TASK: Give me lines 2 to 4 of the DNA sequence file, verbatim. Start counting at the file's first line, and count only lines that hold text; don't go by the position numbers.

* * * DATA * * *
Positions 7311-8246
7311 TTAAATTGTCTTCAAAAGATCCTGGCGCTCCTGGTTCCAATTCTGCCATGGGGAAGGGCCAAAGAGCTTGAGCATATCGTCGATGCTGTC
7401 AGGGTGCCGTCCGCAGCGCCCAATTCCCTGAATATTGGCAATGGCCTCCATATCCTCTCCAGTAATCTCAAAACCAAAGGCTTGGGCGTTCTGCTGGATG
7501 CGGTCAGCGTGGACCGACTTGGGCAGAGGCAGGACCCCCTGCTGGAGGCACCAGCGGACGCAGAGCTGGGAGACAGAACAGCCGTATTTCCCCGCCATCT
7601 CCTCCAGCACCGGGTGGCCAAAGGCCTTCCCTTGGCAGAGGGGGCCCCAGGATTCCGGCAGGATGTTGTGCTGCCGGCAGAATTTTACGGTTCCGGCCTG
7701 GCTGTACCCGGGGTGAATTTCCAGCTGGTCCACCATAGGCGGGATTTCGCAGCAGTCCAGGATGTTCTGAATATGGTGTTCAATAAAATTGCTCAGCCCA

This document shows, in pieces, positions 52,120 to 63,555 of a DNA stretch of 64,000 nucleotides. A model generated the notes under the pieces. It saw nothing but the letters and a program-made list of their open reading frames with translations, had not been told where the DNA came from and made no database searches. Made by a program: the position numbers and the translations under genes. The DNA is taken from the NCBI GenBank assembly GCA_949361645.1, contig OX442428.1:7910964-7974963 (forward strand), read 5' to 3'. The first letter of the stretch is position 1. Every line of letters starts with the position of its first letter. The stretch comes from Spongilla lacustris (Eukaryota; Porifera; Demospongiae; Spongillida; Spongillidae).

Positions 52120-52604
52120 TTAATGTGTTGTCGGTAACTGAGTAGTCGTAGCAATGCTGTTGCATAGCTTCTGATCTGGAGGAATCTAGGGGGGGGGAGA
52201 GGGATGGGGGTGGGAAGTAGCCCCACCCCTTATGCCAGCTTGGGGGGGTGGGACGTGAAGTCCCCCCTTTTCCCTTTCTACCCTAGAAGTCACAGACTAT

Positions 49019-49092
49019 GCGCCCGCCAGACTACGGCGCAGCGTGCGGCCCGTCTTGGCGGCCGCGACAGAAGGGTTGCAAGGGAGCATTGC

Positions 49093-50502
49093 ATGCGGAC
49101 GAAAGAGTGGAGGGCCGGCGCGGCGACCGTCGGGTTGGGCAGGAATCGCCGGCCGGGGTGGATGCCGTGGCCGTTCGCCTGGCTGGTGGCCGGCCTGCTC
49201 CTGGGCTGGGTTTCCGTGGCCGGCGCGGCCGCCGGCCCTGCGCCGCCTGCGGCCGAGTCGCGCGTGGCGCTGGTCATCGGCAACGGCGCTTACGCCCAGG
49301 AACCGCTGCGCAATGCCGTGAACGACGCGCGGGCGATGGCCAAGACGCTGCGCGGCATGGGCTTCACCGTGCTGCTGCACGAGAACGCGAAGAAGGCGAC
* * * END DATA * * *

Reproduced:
7311 TTAAATTGTCTTCAAAAGATCCTGGCGCTCCTGGTTCCAATTCTGCCATGGGGAAGGGCCAAAGAGCTTGAGCATATCGTCGATGCTGTC
7401 AGGGTGCCGTCCGCAGCGCCCAATTCCCTGAATATTGGCAATGGCCTCCATATCCTCTCCAGTAATCTCAAAACCAAAGGCTTGGGCGTTCTGCTGGATG
7501 CGGTCAGCGTGGACCGACTTGGGCAGAGGCAGGACCCCCTGCTGGAGGCACCAGCGGACGCAGAGCTGGGAGACAGAACAGCCGTATTTCCCCGCCATCT